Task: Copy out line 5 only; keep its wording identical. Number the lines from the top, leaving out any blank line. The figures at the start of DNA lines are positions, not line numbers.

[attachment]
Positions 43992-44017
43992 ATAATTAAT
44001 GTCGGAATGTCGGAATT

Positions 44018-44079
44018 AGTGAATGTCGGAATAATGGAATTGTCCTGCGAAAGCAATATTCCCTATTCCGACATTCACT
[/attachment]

44018 AGTGAATGTCGGAATAATGGAATTGTCCTGCGAAAGCAATATTCCCTATTCCGACATTCACT